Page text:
Thillai Nataraja Temple - Space Element
The Thillai Nataraja Temple, located in Chidambaram, Tamil Nadu, was constructed by the Chola kings during the 10th century AD. The temple's architecture is intricately connected to the human body and is the first of 276 Paadal Petra Shiva Stalam, which are the 276 shiva temples mentioned in Tevaram, a collection of devotional verses sung praising Lord Shiva.
According to legend, Apasmara performed intense penance and austerities to please the gods, who granted him the power to cause seizures and epilepsy in people. With this power, Apasmara wreaked havoc on the world, causing chaos and terror by inflicting people with epilepsy during everyday events of their lives. People affected by epilepsy became forgetful, and fights and arguments became commonplace.
One day, Apasmara attempted to use his powers on Goddess Parvathi. Parvathi brought the matter to Lord Shiva's attention, who uncovered Apasmara's doings and decided to defeat him to restore balance and harmony on earth.
However, Apasmara's immortality prevented him from being killed, as his death meant attaining knowledge without any effort, disturbing the balance of knowledge and ignorance on earth. Therefore, Lord Shiva took the form of Nataraja and performed the cosmic dance "Thandava" to crush Apasmara under his right foot.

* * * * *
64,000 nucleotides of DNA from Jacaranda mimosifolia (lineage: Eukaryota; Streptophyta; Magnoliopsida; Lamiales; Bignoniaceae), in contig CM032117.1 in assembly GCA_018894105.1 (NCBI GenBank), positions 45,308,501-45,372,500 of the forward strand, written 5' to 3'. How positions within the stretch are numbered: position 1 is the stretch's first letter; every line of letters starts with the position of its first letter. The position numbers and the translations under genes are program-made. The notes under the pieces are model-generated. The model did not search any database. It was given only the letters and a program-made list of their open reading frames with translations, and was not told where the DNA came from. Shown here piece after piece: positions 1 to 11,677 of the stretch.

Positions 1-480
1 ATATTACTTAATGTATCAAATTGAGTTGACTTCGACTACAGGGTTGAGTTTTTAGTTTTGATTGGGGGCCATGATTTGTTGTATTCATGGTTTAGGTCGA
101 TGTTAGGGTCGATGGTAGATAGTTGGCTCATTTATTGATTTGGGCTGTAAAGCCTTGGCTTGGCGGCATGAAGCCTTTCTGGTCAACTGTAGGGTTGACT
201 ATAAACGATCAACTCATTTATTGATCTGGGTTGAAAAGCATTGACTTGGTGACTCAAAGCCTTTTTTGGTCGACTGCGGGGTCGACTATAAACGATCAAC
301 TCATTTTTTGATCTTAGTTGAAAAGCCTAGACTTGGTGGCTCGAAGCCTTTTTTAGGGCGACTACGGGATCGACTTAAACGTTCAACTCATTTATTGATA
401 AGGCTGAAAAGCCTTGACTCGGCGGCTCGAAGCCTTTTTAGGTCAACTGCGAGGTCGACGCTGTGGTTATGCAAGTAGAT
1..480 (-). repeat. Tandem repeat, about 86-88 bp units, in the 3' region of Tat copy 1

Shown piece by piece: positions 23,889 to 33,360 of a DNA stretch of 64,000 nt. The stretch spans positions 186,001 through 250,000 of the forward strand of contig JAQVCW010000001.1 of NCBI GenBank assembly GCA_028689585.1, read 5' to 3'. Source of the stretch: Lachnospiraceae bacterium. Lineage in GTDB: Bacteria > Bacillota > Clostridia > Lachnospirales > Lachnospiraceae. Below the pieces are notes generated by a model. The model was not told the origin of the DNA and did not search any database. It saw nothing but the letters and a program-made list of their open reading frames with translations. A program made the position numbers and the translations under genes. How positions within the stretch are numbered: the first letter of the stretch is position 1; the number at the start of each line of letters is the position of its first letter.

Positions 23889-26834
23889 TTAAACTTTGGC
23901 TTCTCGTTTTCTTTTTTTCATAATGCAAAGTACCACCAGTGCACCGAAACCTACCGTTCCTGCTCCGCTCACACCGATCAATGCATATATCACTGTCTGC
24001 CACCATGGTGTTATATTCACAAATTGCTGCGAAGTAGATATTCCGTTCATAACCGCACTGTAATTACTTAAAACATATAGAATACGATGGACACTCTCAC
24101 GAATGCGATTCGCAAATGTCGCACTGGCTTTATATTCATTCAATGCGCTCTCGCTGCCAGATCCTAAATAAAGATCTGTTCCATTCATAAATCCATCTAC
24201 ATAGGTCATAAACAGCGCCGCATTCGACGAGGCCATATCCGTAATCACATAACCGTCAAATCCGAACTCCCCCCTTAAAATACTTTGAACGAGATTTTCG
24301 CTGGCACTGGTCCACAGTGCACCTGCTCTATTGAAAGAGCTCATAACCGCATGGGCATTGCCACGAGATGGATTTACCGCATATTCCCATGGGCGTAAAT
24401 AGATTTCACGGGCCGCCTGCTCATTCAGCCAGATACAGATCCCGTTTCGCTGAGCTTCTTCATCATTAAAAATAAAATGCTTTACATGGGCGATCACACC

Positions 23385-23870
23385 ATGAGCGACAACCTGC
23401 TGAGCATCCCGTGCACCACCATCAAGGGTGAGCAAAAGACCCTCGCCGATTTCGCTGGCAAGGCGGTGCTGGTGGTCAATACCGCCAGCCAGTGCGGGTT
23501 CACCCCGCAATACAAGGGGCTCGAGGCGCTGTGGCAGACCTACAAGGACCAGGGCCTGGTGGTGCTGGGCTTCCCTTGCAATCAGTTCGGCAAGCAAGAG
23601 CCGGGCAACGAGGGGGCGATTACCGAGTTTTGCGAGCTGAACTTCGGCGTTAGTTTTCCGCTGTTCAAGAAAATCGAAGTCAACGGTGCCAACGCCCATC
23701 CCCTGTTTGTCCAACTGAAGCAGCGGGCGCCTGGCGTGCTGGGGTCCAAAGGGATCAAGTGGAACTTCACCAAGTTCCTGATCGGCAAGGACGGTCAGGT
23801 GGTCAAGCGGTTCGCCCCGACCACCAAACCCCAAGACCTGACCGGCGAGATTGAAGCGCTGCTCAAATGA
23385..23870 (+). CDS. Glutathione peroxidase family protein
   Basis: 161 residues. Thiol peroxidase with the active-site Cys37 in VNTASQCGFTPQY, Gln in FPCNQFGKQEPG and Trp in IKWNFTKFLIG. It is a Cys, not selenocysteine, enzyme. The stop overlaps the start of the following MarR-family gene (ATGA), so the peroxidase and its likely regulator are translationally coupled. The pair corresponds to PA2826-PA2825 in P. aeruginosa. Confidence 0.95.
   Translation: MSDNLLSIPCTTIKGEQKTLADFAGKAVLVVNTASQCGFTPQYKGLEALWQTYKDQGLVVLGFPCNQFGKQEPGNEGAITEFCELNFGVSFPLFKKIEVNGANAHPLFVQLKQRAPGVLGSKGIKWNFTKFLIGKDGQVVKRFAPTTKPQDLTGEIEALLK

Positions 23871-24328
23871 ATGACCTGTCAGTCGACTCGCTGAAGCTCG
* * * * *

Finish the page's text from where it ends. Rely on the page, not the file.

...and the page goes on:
As Apasmara had to remain immortal, Lord Shiva, as Nataraja, decided to remain in the position of crushing Apasmara eternally.
It is believed that this eternal stillness of Lord Shiva's form refers to as Chidambaram. And since lord shiva appeared and manifested here as the cosmic dancer, the lingam is called the Indra lingam or akasha lingam
Interesting facts about the temple
The roof of the temple is covered with 21,600 gold tiles, this is said to represent the 21,600 breaths a human being takes in a day.
The temple has 72,000 nails, which are said to represent the 72,000 nadis (nerves) in the human body
The temple has 9 entrances or gopurams, each representing one of the nine openings in the human body.
The temple has 5 main steps, which represent the five elements, The temple has 64 trees, which represent the 64 arts and sciences. And 96 windows which represent the Tattvas or principles
The four ardent devotees of Lord Shiva, namely Sambandar, Sundarar, Thirunavukkarasu, and Manickavasagar, visited the Chidambaram temple to have the divine darshan of the Lord. Each of these devotees approached the temple from a different direction, as per their unique way of devotion to Lord Shiva. These four paths are collectively known as "Naalvar Vandha Vazhi" in the Chidambaram temple.
All of the Thevaram Padalgal, which are hymns dedicated to Lord Shiva, were retrieved from the Chidambaram Temple.
In essence, the temples of Lord Shiva serve as a bridge between our physical and spiritual selves, helping us to transcend the mundane and connect with the divine irrespective of our daily conduct. Visiting these sacred spaces, not only balances the 5 elements in us but ultimately help us experience the divine presence of Lord Shiva and guide us in our spiritual journey.